The World Economic Forum in Davos this year heralded the rise of an economic giant that is inhabiting the global economic space: India. Business and political leaders gathered in the Swiss town of Davos in the backdrop of inflation, high interest rates that central banks have pushed, and the looming threat of recession. India showed up at Davos with one priority on its agenda, to prove itself to the world and to prove their potential to become a $10 trillion economy by 2035.
At the forum, Indian policy makers and giants of the private sector emphasized ‘the India opportunity’ in the world today, marketing India as the world’s next big investment opportunity. During the COVID-19 pandemic, India prioritized the resilience of their economy above its efficiency; and this is what helped it rise above the crisis. Primarily, tech companies in India like TATA, became tenacious, stubbornly unyielding to become susceptible to the crisis, and this tech tenacity met an audacious Indian administration that was prepared to delve into resilience programs throughout 2020 and 2022. The approach of the Indian government has been the creation of a road to a $10 trillion economy, to ensure that India’s economy is resilient and that there is a consistent 6-8% growth rate for the next 10 years or so.
From the perspective of the private sector, Mr Natarajan Chandrasekaran, chairman of the TATA group, joined the panel for India in Davos and affirmed that the growth of industry had been ‘fantastic’. Chandrasekaran also pledged that there was heavy commitment from the business community to government plans for growth.
In a discussion of the future of the Indian economy, the Indian panel (consisting of Chandrasekaran and Ashwini Vaishnaw, the incumbent Ministers of Railways, Communications, and Electronics & Information Technology) concluded that there are 3 major global trends in the world today for every country developed or developing. First, the digital transition or AI transition, second, the energy transition, and third, the supply chain and geopolitical transitions. India is uniquely positioned in all three areas. In the first area, India has a fantastic tech sector with a massive talent pool. Then, energy transition will fit the ‘India opportunity’ because it is the only country of scale where 2/3rds of growth for the next 25 years is secure and so the energy per-capita is the lowest in the world and new energy is created for development projects.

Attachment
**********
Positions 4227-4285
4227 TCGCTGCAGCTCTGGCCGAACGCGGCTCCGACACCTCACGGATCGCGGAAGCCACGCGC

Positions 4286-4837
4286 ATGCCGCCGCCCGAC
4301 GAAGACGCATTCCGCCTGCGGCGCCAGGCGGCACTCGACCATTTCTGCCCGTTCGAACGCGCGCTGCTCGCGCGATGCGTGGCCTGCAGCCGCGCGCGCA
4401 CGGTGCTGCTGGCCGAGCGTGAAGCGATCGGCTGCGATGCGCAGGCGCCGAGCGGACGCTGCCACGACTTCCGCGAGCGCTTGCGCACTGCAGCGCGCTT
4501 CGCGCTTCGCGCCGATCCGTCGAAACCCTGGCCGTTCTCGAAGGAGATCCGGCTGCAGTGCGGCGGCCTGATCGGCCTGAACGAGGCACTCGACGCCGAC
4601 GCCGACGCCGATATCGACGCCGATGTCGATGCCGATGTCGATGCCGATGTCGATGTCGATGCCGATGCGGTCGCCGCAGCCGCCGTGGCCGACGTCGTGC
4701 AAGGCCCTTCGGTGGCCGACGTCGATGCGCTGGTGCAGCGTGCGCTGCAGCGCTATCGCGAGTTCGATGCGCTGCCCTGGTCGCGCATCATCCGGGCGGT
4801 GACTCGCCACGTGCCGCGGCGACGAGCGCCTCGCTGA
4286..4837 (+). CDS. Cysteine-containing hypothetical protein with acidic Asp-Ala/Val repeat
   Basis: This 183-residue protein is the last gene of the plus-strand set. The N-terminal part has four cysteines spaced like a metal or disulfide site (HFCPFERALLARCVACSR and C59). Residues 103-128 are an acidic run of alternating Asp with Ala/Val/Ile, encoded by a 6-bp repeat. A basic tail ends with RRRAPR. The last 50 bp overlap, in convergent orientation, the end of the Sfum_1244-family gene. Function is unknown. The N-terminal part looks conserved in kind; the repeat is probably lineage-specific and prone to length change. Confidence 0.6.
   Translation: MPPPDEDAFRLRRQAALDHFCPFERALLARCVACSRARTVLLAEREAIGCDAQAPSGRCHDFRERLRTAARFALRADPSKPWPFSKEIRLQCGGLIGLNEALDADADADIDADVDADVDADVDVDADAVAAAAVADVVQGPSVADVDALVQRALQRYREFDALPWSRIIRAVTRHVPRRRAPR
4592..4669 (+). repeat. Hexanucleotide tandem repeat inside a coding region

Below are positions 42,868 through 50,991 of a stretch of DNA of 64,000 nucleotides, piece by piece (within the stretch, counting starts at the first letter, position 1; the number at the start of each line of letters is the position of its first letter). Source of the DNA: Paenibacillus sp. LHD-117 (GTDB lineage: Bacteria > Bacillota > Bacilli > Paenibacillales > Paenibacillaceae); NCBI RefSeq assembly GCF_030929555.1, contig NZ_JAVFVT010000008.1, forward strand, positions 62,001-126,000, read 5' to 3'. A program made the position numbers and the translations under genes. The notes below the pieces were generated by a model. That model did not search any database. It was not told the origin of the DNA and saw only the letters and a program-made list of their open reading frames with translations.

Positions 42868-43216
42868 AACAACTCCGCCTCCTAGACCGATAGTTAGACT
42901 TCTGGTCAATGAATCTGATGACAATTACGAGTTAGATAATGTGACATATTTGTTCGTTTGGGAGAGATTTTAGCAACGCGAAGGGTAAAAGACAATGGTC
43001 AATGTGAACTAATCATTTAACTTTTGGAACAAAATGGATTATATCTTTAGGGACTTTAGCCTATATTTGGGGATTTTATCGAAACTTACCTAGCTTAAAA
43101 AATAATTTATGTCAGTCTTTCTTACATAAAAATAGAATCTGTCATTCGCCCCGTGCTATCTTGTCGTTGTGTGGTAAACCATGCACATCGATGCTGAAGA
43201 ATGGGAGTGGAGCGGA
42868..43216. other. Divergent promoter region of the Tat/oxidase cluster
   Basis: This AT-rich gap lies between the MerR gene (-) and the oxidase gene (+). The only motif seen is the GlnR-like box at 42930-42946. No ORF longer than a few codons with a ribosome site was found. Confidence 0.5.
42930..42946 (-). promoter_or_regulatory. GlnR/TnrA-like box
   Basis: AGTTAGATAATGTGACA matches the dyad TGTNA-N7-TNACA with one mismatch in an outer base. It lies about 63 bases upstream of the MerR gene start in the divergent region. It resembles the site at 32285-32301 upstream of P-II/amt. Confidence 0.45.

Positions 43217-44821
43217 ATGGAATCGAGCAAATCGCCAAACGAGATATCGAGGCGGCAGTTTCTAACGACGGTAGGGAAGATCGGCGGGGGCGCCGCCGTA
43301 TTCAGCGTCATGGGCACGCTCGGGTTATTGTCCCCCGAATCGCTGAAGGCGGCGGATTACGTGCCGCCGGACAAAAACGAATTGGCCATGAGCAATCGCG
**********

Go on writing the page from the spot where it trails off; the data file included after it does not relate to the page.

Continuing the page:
Plans to reach net-zero emissions by 2070, and for renewable energy to account for 50% of India’s energy mix by 2030, have also unleashed a wave of green investment. Particularly regarding supply chains, the war in Ukraine has caused massive disruptions but India’s approach is the ‘India plus policy’ which Chandrasekaran elaborates on. The India plus policy, hopes to push India to the helm of the supply chain crisis and instead of waiting on other nations to repair the distraught supply chain, India takes the initiative to work with the rest of the world to re-build one. Consumption is also a critical aspect of gaining investor confidence; the availability of a workforce and consumer markets. Ila Patnaik, the Chief Economist at the Aditya Birla Group and former economic advisor to the government of India, noted that India has a working-age population of more than 900 million people that could hit more than 1 billion over the next decade. Many of these workers are entrepreneurial, English-speaking and digitally literate- an asset to the Indian economy.
The Indian economy has emerged tenacious and is expected to have the best performance among all major economies. The World Bank is estimating growth of 6.6%, compared to just 0.5% for the United States and 4.3% for China. India’s economy currently stands at nearly $3.5 trillion, making it the world’s fifth largest. Recently, America has also expressed its interest in deepening economic ties with India, and Apple (America’s largest publicly traded company) has already shifted most of its production to India.
( source: News first)